‘Amy Blakeway, Regency in Sixteenth Century Scotland’, Journal of Scottish Historical Studies (2017)

Kings, Lords and Men in Scotland and Britain, 1300–1625 edited by Stephen Boardman and Julian Goodare’, IRSS, 40 (Sept 2015)

Cities Under Siege: New Urban Militarism by Stephen Graham (2011)’ Stryvling: Stirling International Journal of Postgraduate Research, 1/2 (2013).

Six reviews in History Scotland, 14/5 (Sept/Oct 2014), pp. 56-7; 14/4 (July/ August 2014), pp. 54-5; 13/3 (May/June 2013), p. 57, 12/4 (July/ August 2012), pp. 58-9; 11/6 (Nov/Dec 2011), pp. 57-8; including:  ‘J.J. McGavin, Theatricality and Narrative in Medieval and Early Modern Scotland’, History Scotland (Online ed., Aug 2012)

Teaching content



Currently, I am module leader on/ designer of:

  • Court, Kirk and Burgh in Medieval and Early Modern Scotland (Second Year)
  • Study of Things: Medieval and Early Modern Material Culture (Third Year)
  • Public History (Third Year)
  • Reaching the Estate of Manhood in Late Medieval & Renaissance Europe (Fourth Year)
  • Royal Power, Propaganda and Performance in Early Modern Europe (MLitt)

I also sometimes teach on:

  • Middle Age (First Year)
  • What is History (First Year, also designed this and lead on it some years)
  • A Curious Age (Second Year)
  • Queer Britannia (Third Year)
  • Arguments and Alternatives (MLitt)
  • Primary Sources for History (MLitt)
Additional activities content

Additional activities

Additional activities

  • Royal Studies Network (2020-2021) – tenth annual conference organiser for the theme Royal Patronage: Material Culture, Built Heritage and the Reach of the Crown (29 June – 2 July 2021) hosted by Centre for History, now online (should have been in Perth). Working in collaboration partners at Historic Environment Scotland (HES) and Culture Perth and Kinross (CPK) with assistance from the RSN team.
  • Perth and Kinross Heritage Trust Archaeological Research Framework (2018-2021) advisory role.
  • Royal Collections Trust: Holyrood (2018-2019) assisted and advised in reinterpretations for new multi-media guide for Holyrood Palace and Abbey and gave a public talk on the ceremonial role of the abbey in royal ceremonial in Spring 2019.
  • Culture Perth and Kinross Workshops (2016-present) and SGSAH Internship (April to June 2019) collaborating with colleagues at the archives at the AK Bell Library, in part through the Charterhouse Project, to offer a range of workshops to get more people into the archives and particularly exploring medieval and early modern materials. The SGSAH internship is led by the archive staff as the initial stages of a hopefully much bigger project on their incorporated trade records, and I’m offering support in this process, particularly with skills and context for the collection, and with editing the Reading Room guide. We hope to pursue further collaborative work in this area.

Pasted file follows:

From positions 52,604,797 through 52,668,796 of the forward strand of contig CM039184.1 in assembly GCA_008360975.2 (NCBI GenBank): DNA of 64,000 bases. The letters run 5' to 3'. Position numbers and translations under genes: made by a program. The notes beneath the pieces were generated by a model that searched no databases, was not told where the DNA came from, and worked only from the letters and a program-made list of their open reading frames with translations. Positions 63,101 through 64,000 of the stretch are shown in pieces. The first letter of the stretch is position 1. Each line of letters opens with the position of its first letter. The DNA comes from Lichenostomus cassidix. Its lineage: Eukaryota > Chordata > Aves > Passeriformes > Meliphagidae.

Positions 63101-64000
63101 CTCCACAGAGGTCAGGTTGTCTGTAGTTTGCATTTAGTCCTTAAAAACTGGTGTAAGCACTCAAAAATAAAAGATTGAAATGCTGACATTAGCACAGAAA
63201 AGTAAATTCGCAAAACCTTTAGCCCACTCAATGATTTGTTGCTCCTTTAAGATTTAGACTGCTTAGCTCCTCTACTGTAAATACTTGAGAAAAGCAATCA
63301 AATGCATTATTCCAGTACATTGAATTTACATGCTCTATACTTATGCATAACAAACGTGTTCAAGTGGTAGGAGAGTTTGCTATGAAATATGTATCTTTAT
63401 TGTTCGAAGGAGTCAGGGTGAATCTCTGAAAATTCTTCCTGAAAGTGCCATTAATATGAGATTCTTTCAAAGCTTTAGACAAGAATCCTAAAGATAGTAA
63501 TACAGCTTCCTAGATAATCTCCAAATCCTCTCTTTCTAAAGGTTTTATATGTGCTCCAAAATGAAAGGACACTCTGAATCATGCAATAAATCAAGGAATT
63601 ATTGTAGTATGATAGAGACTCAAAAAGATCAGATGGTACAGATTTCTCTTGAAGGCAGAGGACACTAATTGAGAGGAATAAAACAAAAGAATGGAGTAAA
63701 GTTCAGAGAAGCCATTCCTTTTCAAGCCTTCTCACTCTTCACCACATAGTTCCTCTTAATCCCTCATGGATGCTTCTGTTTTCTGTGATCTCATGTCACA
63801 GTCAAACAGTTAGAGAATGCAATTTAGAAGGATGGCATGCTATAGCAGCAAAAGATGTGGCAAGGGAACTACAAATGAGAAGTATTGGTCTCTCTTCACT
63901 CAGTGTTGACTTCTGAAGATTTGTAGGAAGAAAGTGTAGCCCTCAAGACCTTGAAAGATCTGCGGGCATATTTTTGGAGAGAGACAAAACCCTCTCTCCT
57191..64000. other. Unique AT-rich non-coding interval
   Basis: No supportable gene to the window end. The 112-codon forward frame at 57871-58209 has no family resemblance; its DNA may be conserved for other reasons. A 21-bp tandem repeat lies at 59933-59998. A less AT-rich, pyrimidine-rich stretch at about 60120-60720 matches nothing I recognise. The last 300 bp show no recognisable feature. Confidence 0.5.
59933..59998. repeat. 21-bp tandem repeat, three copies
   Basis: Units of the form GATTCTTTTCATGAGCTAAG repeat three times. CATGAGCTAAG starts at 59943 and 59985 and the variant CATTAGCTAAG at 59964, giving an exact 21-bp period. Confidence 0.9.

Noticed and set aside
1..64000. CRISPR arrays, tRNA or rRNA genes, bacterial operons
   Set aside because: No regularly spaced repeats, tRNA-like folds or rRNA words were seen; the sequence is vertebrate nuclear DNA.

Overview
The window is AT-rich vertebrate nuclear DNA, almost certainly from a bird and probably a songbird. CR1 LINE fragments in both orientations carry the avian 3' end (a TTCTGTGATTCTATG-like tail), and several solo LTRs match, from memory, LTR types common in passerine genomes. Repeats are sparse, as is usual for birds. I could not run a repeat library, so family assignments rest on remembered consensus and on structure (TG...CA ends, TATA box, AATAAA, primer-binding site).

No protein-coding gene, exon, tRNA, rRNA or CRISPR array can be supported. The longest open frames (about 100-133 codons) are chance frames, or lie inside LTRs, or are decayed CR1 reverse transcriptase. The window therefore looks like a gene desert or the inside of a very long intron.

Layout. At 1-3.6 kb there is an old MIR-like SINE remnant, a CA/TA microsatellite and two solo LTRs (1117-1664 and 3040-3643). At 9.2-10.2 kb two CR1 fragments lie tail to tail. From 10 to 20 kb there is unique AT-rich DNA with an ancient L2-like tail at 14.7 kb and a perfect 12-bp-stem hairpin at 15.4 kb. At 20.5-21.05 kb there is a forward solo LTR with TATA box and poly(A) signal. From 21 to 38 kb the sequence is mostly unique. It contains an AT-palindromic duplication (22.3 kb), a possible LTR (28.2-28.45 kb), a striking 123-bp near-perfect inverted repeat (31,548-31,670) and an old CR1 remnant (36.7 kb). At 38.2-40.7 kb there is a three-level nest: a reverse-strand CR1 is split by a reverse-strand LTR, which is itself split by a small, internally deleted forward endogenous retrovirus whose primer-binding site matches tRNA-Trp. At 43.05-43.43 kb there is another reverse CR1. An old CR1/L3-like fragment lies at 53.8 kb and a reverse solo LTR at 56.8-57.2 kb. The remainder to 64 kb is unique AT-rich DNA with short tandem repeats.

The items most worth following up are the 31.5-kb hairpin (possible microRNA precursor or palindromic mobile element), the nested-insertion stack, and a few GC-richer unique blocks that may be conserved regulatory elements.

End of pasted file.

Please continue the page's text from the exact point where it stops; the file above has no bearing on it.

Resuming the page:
• Perth Carthusian Charterhouse Project (current) collaborating with Prof Richard Oram (University of Stirling) and Glasgow School of Art SimVis (formerly Glasgow Digital Design Studio) initiating a community-led project in Perth centring around the Carthusian Charterhouse (f. 1426/9). Other potential stakeholders include Culture Perth & Kinross, Perth & Kinross Heritage Trust, Perth & Kinross Council, Perth Tourism Partnership, HES, and Alder Archaeology Ltd.
  • Research Commission for Historic Environment Scotland (2016-2017) working on a thematic research report on aspects of the origins, function, ceremonial use, symbolism, and European context of the Scottish Royal Honours exhibited at Edinburgh Castle (report should be published online in 2023)
  • Section Editor (published July 2019) for The Routledge History of Monarchy volume for Routledge (section on Ritual and Representation): The Routledge History of Monarchy
  • Copy-Editor and Reviewer for Royal Studies Journal
  • Research Assistant & Historical Advisor (Aug–Dec 2015) working with Perth & Kinross Council and Paul Gorman (Hidden Giants) on outreach project with school pupils to engage them with local history. Part of Royal Scone Project funded by RSE and Heritage Environment Scotland
  • Co-Organiser Representations of Authority to 1707: Scotland and her Nearest Neighbours, two day conference in Aug 2012, University of Stirling, following two PG workshops (June 2011/ Feb 201
  • Presented at BBC/AHRC Scottish Identity Workshop, BBC Broadcasting House, London (April 2012)
  • General Editor and Founding Member: Stryvling: Stirling International Journal of Postgrad Research (May 2011-Sept 2012; continued in advisory capacity to 2013, and as peer reviewer and copy editor (2014).
  • Co-chairperson and Organiser, ‘On Historical and Political Thought’, Stirling (Aug 2010-2012).